What I’m less certain of is whether taking an image, cropping it to fit a design’s size, and adding your logo to the bottom right corner (not as a way to take credit for the work, but as a way to brand the image within your blog) counts as altering it. I’m pretty sure it doesn’t.

Single-Use License

When you buy a license as a Canva Free user or download a design as a Canva Pro user, you get a single-use license for that image.

Translated to blogging terms, you can only use your design as a featured image or in-post image for one post. I’m assuming there’s no problem with it appearing in your category, tag, and archive pages as long as you don’t re-use it on multiple posts.

The best practice here, at least if you ask me, is to create a new and unique Canva design for each image, and to not delete that design from your account so that you have a record somewhere of it.

Can You Use Canva on a Monetized Blog?

You are allowed to use Canva designs for personal and commercial use, so it’s okay if you have display ads and/or affiliate links as a means to monetize your blog, or you’re selling something on it.

If you have funnels or landing pages, and you’re buying ads to get paid traffic to them, you can also use Canva designs for your Facebook, Instagram, Pinterest, and/or Google ads.

However, if you want to incorporate Canva designs into your products, physical or digital, different terms may apply, and, to know how to comply before you do so, do familiarize yourself with them.

Are Canva Images Copyright-Free?

Some of the images on Canva are free for personal and commercial use, but that doesn’t mean they’re copyright-free. Canva images are copyrighted and licensed to you, the user. This includes templates, elements, photos, videos, and so forth.

Whether you’re a blogger, solopreneur, course creator, make sure you’re familiar with Canva’s license and terms of use before you start using images created with it.

For example, anyone else can use templated Canva logos. And, if you create a logo for your business using one of these templates, you won’t be able to trademark it. You can use still Canva to create a brandable logo, but you’ll need to start from scratch and take your own direction instead of using pre-made templates.

Do You Need to Give Credit for Canva Images?

One question a great deal of Canva users ask is, “Do I need to give credit for Canva images?”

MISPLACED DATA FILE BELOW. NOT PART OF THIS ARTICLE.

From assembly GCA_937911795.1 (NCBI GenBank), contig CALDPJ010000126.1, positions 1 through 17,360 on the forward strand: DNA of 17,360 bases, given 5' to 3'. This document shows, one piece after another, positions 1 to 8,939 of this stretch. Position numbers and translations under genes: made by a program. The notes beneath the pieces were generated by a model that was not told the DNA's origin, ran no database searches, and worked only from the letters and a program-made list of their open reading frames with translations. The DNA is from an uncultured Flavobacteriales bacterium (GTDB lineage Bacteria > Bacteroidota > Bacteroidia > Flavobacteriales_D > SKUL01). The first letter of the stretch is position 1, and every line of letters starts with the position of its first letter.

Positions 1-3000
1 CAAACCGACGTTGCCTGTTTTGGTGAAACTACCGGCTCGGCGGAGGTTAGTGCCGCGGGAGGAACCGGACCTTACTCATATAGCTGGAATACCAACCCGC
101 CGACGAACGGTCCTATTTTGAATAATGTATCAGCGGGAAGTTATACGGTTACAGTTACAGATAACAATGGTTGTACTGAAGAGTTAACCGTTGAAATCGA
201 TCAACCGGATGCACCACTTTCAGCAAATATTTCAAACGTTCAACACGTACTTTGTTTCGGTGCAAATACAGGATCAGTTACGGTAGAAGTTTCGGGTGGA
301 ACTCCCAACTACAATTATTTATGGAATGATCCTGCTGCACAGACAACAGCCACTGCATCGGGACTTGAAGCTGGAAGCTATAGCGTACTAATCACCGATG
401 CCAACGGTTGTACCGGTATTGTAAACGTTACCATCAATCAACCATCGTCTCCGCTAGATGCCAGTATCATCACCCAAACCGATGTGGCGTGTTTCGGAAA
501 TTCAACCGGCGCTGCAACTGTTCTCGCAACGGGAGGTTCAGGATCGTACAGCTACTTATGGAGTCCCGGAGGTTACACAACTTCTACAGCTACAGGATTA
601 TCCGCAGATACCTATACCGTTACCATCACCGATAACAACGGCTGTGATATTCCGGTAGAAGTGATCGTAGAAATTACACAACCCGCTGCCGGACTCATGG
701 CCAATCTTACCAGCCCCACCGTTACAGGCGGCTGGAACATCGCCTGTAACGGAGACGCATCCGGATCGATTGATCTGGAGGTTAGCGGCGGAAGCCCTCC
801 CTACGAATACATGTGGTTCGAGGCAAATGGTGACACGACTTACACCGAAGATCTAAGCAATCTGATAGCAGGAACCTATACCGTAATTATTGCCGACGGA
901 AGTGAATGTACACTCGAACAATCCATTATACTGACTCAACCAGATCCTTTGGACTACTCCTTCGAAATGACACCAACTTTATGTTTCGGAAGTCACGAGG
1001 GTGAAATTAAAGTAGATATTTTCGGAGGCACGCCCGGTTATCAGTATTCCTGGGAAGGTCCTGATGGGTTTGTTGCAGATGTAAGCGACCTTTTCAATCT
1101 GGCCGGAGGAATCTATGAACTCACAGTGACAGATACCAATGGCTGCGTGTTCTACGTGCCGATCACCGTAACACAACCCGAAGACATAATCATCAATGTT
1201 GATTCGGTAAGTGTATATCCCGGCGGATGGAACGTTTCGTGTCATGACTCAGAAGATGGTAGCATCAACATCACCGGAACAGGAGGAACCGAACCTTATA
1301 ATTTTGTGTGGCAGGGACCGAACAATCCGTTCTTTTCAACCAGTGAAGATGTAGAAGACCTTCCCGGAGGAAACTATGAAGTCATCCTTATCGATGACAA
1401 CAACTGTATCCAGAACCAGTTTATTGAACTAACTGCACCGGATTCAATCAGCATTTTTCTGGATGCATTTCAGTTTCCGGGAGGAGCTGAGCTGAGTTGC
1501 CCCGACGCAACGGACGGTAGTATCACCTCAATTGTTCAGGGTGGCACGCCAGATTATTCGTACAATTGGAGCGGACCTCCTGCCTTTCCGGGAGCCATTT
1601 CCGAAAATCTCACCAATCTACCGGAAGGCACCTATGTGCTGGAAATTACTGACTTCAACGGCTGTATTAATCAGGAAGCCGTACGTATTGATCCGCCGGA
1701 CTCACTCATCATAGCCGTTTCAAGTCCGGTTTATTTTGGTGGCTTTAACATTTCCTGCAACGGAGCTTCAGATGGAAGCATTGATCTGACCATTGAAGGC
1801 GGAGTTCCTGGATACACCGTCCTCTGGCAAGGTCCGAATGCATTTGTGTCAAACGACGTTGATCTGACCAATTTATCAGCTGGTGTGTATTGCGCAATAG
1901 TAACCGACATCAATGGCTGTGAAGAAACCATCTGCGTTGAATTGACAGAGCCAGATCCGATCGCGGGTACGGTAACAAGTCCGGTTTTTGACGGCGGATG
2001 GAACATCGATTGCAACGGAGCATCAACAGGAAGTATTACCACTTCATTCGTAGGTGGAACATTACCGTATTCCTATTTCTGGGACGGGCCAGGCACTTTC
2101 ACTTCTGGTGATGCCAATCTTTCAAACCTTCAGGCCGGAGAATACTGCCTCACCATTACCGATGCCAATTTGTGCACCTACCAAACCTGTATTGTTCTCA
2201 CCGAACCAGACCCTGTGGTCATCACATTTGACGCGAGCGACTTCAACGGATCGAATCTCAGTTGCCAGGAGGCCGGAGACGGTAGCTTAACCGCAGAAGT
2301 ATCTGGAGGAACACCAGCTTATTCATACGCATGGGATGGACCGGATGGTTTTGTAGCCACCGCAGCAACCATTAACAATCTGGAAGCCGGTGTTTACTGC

“None of our licenses require attribution,” says Canva’s “Licensing Explained” page, “however it is always welcome!” Attributing the photographer, in other words, is optional.

The page also states clearly that you can’t take credit for unaltered images provided through Canva. When you download a photo, you are given a one-time, non-exclusive license to use it—but it doesn’t became yours to take credit for.


  1. Hi Jim – to be sure, if I alter a logo (change text, color, etc.) that is fine to use on my blog? Wanting to double check. Thanks in advance!

    1. Hey Victoria,

      Great question! Canva actually have a dedicated page in their Help Center about that; I recommend that you check it out for the details.

      How I understand it is, you can customize and use the logos as you wish. But, if your logo was created using a Canva template, you can’t trademark it as it’s a non-exclusive license.

      Hope that helps!


  2. Hi! Can a company use small pictures from Canva Pro on its internal site with letters on them? I saw the rules for the users, but not for the companies.
    Thank you in advance

    1. Hi, Angelika,

      I haven’t come across anything that prohibits use of Canva Pro images on an internal website by a company. But you may want to make sure that the images don’t exceed the limit of 480,000 total pixels for online publications if you’re exporting these images unaltered (even though this is an internal website).


  3. Do the same rules apply for videos as for images? For example – if I take an unaltered video from Canva and use it on my website then does it need be resized to no larger than 800 x 600 (or 600 x 800) in order to avoid copyright?

    Thank you.

    1. Hi, JS,

      You may want to ask a copyright lawyer for a consultation on this one.


    1. Hey, Jenifer,

      That’s a great question!

      At “Licensing Explained,” Canva’s FAQ section says “None of our licenses require attribution, however it is always welcome!”

      The other thing the license says is that you can’t take credit for unaltered media. However, I haven’t come across any verbiage that says you should credit authors for it.


  4. I already have Canva Pro which I use for editing social media posts. But I didn’t know that I could use pictures from Canva on my blog too. I was looking for other services for cheap images. Then I thought maybe I could use images from Canva. Anyways thanks for clearing my doubts.

  5. What if I make design up (ie – altered), and then resize this same design for different platforms (each time it is resized, it will include minor spacing changes perhaps). Some designs are used on screens (1920×1080 pixels). If there are additional costs to use it this way – how do I go about notifying Canva/ getting quotes?

    1. Hi, Nic,

      Good question.

      The way I understand Canva’s terms, one Canva design gives you one license for the media that’s in it.